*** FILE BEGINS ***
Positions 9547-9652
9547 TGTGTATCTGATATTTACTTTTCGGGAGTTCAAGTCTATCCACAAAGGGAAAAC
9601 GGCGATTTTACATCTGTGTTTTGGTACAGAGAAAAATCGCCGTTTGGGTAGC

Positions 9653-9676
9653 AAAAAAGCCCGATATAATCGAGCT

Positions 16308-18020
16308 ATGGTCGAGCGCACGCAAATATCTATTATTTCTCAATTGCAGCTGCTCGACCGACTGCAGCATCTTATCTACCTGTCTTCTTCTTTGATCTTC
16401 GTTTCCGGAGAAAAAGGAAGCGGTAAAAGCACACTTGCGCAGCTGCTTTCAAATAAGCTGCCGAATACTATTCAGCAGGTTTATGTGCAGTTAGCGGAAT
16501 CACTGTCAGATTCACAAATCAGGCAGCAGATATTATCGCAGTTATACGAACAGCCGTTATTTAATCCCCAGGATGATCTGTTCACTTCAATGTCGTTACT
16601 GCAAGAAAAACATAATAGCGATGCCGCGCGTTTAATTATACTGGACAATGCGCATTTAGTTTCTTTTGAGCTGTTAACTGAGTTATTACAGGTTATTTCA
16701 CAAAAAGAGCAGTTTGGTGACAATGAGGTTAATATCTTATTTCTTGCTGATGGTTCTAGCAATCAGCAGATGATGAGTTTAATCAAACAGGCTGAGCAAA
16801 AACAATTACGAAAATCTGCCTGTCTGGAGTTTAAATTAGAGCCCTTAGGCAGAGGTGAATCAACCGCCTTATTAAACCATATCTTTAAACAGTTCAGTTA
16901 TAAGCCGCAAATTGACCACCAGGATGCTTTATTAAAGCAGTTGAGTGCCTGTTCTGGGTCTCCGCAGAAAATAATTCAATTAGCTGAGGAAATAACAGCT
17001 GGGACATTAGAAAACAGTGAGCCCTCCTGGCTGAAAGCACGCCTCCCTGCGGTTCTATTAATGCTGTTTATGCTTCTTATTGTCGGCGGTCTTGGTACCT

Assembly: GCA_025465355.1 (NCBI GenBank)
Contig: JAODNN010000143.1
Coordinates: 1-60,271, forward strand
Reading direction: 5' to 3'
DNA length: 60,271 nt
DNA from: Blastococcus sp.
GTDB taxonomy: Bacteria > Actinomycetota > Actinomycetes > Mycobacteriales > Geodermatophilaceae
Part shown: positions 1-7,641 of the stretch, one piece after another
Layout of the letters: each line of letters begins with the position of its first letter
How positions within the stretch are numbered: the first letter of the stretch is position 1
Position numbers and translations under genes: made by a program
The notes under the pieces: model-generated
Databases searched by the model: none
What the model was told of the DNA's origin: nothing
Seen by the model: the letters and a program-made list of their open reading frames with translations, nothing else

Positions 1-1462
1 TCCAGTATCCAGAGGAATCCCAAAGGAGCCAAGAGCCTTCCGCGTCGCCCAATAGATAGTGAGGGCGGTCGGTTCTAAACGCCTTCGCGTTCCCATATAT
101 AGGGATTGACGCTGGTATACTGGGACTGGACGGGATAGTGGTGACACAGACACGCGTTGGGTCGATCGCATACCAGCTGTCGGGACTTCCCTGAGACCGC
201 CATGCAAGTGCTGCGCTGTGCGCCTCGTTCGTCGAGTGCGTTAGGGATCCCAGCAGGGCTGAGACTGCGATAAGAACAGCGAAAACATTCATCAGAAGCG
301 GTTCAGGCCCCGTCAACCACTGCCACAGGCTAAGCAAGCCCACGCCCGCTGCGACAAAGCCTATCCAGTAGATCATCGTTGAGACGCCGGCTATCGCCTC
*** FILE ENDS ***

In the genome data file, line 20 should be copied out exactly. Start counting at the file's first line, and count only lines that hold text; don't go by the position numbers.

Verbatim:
DNA from: Blastococcus sp.